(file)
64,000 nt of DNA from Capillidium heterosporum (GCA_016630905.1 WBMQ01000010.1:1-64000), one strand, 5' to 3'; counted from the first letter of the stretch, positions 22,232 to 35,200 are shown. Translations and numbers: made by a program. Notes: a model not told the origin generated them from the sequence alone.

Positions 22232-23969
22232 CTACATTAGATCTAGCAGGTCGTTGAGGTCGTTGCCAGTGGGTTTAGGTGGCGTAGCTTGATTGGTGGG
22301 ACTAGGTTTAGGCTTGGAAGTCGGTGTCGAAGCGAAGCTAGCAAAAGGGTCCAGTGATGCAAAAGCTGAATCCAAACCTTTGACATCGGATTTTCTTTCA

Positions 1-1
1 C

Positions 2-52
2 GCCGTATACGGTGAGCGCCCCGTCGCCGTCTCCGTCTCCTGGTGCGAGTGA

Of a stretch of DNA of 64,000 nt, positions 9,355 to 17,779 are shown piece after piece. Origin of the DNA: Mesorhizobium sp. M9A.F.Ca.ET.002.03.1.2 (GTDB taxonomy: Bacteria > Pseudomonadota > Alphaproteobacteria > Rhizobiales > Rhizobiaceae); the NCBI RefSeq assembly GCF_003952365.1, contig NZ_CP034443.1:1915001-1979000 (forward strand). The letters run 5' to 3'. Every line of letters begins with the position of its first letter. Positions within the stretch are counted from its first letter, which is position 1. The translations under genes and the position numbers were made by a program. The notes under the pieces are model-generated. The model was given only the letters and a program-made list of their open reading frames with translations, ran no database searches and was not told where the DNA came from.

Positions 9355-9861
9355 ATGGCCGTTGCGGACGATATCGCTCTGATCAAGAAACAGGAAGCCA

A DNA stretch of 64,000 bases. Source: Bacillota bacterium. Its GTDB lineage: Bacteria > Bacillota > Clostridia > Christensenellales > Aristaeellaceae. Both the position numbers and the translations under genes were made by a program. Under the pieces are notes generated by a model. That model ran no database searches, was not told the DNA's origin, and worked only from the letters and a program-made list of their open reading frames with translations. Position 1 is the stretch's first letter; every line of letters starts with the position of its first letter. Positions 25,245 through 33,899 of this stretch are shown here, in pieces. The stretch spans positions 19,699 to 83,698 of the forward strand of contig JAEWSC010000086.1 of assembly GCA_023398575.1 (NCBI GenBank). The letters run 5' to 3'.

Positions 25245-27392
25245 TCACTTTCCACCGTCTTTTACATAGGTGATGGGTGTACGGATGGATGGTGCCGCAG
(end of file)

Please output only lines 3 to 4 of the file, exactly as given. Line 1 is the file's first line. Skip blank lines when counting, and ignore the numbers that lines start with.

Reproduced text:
22232 CTACATTAGATCTAGCAGGTCGTTGAGGTCGTTGCCAGTGGGTTTAGGTGGCGTAGCTTGATTGGTGGG
22301 ACTAGGTTTAGGCTTGGAAGTCGGTGTCGAAGCGAAGCTAGCAAAAGGGTCCAGTGATGCAAAAGCTGAATCCAAACCTTTGACATCGGATTTTCTTTCA